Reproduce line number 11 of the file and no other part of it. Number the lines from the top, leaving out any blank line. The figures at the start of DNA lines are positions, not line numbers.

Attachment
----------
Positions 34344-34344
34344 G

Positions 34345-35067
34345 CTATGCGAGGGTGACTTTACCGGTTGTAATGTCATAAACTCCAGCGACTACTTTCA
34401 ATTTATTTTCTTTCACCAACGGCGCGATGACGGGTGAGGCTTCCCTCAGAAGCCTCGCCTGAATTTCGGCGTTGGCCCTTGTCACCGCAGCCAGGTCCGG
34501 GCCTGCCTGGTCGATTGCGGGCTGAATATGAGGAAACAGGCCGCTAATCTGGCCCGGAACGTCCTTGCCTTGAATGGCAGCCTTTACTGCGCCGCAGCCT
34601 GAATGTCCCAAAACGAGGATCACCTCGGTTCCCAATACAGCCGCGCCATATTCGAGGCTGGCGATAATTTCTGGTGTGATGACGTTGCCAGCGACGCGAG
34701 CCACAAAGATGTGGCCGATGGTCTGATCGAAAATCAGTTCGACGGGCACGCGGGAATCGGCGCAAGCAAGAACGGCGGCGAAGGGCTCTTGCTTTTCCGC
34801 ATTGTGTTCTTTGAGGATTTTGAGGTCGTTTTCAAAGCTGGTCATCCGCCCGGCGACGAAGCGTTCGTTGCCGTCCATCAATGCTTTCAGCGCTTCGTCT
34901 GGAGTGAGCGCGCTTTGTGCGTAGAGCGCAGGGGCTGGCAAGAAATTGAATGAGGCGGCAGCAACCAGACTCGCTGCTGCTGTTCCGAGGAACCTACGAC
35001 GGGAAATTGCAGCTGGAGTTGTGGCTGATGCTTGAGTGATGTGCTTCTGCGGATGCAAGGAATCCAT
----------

35001 GGGAAATTGCAGCTGGAGTTGTGGCTGATGCTTGAGTGATGTGCTTCTGCGGATGCAAGGAATCCAT